The great shame about the copyright wars is that sensible, evidence-based proposals for reform get mixed up with highly emotive reactions to “piracy”. The proposals by the Productivity Commission are careful and well justified. The evidence we have is that they are not likely to harm the actual revenues of Australian creators.
There is no doubt that we need new business models – and public funding – to support creators in the digital age. This is the hard work of real practical change that needs to happen to enable our creative industries to thrive.
The good news is that overseas examples show that it is possible for creators to make money in the digital economy. The Productivity Commission’s recommendations are a bet that digital is the future, and that making Australia’s laws more efficient and effective is critical to the health of our future industries.
We’re looking forward to the government’s plans to implement these recommendations, but it looks like 2017 will be a heated year for copyright debates.
Nicolas Suzor is the recipient of an Australian Research Council DECRA Fellowship (project number DE160101542) and receives other project funding from the ARC. He also leads projects funded by industry groups, including the Australian Communications Consumer Action Network (ACCAN) and the Australian Digital Alliance. Nic is also the Legal Lead of the Creative Commons Australia project and the deputy chair of Digital Rights Watch, an Australian non-profit organisation whose mission is to ensure that Australian citizens are equipped, empowered and enabled to uphold their digital rights.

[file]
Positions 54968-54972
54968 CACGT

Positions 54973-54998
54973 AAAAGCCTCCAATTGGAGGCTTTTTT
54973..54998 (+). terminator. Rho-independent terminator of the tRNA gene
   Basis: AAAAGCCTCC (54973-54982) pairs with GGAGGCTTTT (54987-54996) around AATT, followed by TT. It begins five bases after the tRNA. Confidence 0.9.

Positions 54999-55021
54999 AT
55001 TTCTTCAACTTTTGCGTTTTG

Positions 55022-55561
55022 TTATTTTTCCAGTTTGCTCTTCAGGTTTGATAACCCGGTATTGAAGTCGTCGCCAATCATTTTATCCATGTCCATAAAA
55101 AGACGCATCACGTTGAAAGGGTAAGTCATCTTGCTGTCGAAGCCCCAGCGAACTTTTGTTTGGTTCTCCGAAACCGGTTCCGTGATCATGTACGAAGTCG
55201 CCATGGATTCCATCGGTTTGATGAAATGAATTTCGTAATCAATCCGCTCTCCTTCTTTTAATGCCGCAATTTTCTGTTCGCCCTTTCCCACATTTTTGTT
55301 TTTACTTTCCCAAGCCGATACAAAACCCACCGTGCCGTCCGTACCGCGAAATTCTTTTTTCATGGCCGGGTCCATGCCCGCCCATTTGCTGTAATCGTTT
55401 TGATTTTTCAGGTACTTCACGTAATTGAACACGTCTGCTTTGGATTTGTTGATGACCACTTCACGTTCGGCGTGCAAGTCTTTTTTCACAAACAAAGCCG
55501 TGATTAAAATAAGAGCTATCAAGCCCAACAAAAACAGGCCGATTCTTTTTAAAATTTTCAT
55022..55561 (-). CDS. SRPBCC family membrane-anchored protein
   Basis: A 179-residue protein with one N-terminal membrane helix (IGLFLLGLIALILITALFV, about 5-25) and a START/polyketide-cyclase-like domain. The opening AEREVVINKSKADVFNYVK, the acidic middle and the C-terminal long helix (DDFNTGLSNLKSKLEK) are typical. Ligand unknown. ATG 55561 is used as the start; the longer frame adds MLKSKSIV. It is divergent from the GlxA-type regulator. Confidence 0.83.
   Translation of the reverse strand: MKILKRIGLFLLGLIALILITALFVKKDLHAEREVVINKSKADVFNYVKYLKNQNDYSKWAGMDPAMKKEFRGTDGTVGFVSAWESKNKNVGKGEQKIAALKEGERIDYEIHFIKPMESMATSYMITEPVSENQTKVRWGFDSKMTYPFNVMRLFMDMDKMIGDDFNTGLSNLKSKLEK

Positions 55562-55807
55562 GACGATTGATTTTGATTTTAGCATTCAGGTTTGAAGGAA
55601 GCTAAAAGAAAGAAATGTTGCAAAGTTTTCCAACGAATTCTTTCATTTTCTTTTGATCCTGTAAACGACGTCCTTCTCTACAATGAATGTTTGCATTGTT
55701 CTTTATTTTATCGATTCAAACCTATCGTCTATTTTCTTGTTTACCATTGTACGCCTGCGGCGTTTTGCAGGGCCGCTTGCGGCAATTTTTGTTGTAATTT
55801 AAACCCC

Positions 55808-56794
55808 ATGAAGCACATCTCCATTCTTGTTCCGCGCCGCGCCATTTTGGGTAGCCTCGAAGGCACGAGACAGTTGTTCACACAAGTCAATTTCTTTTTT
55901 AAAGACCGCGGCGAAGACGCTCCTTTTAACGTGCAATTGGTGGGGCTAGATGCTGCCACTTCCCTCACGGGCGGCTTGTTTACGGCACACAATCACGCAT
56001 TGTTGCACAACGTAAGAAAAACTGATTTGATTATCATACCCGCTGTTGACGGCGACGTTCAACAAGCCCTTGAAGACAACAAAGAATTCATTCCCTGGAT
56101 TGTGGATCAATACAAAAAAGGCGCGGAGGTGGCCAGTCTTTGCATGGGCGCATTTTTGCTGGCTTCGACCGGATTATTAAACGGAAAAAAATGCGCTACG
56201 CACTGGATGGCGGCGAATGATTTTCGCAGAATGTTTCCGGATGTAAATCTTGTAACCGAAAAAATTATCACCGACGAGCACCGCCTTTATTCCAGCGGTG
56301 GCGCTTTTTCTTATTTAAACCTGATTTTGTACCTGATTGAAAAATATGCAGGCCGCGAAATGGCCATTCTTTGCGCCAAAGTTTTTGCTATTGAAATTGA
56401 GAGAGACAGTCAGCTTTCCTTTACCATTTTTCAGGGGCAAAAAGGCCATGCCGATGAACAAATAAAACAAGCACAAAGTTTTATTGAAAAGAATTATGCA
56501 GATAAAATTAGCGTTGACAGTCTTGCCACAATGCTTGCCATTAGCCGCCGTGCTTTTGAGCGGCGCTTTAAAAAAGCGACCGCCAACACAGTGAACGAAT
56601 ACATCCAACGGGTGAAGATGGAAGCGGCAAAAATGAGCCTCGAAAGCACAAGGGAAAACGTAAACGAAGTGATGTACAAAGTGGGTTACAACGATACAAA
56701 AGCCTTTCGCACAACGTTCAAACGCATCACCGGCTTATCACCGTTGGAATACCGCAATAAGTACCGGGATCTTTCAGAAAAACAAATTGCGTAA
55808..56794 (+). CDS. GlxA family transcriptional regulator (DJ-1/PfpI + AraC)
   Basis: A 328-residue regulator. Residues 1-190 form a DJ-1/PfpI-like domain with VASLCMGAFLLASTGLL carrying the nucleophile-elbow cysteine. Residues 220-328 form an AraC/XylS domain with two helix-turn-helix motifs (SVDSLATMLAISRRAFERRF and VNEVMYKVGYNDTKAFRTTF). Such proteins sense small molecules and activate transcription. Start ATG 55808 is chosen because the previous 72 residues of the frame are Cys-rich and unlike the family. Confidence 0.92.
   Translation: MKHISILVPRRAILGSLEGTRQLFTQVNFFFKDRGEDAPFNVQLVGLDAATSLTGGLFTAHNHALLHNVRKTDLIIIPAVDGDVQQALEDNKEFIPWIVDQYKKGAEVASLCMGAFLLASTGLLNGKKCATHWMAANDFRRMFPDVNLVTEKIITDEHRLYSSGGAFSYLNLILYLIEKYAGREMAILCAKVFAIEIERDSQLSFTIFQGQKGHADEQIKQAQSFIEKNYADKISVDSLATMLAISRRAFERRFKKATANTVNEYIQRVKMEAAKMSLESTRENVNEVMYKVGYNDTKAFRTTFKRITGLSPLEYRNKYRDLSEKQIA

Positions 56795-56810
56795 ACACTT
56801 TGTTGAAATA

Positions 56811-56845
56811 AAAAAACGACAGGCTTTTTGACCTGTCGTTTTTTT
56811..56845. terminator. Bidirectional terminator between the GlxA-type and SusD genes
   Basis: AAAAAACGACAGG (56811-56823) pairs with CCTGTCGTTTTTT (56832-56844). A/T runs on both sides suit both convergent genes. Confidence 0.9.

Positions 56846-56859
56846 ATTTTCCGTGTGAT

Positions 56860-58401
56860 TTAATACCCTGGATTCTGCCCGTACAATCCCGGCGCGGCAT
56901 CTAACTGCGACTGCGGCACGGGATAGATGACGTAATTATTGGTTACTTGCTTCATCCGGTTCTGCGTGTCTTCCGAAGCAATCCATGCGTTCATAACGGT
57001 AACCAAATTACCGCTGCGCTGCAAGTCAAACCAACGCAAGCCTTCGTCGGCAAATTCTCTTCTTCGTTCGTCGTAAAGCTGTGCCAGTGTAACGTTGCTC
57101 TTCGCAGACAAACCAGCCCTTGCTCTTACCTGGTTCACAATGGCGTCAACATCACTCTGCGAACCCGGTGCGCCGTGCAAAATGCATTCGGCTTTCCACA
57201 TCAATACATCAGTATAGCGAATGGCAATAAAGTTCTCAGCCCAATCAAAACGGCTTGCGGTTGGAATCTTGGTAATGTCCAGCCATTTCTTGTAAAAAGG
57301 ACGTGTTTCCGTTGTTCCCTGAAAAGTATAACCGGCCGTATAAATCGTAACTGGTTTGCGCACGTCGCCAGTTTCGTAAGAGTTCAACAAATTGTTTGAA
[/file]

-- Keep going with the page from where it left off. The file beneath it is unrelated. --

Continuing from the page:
Shereen Parvez does not work for, consult, own shares in or receive funding from any company or organisation that would benefit from this article, and has disclosed no relevant affiliations beyond the academic appointment above.
Roman Fedortsov is a deep sea fisherman in Russia. And he’s been taking photos of OH MY GOD WHAT IS THAT?
I saw my first framed vintage costume jewelry Christmas tree — pearls, rhinestones, brooches, earrings, bracelets, charms and pins all artfully arranged and glued onto black velvet — about 10 years ago when I visited my Dad’s hometown of Aneta, North Dakota. It was still hanging in the living room of an old friend of the family, who had made it decades earlier. She told me that back in the day, women saved their costume jewelry when it broke. (That explains why you sometimes see jars full of broken costume jewelry at estate sales.) Then, before the holidays, they would all get together and use the bits to make Christmas trees or crosses. I presume they traded its and bits. What a lovely art form.